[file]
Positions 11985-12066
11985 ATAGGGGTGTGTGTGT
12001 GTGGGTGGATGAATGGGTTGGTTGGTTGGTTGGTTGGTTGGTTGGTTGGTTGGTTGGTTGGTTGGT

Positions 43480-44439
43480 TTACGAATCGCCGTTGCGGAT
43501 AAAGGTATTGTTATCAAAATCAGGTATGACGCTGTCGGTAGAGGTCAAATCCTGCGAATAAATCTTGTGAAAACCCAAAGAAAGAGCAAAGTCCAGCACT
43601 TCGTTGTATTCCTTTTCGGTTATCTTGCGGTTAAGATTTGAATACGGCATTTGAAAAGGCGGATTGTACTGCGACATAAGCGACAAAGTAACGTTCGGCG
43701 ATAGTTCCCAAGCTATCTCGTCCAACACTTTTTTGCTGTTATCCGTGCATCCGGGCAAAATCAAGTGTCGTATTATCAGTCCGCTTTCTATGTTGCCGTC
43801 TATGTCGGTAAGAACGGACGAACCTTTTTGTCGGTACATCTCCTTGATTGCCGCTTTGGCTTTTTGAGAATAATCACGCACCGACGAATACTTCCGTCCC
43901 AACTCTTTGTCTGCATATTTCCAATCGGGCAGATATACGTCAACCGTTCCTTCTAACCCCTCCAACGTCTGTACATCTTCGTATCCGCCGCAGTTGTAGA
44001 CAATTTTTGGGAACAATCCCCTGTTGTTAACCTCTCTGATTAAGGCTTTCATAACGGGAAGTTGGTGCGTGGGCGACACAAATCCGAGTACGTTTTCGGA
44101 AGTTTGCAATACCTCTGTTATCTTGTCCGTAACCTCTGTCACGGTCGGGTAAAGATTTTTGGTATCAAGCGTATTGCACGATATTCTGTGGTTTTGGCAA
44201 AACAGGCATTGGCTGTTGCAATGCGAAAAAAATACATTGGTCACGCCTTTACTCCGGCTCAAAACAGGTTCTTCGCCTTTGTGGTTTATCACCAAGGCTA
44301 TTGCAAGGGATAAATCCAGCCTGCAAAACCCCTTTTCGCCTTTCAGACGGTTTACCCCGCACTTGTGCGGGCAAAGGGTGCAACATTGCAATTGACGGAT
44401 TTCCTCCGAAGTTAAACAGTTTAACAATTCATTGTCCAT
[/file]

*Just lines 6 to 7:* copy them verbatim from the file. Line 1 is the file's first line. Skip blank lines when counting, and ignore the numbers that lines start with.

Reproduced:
43501 AAAGGTATTGTTATCAAAATCAGGTATGACGCTGTCGGTAGAGGTCAAATCCTGCGAATAAATCTTGTGAAAACCCAAAGAAAGAGCAAAGTCCAGCACT
43601 TCGTTGTATTCCTTTTCGGTTATCTTGCGGTTAAGATTTGAATACGGCATTTGAAAAGGCGGATTGTACTGCGACATAAGCGACAAAGTAACGTTCGGCG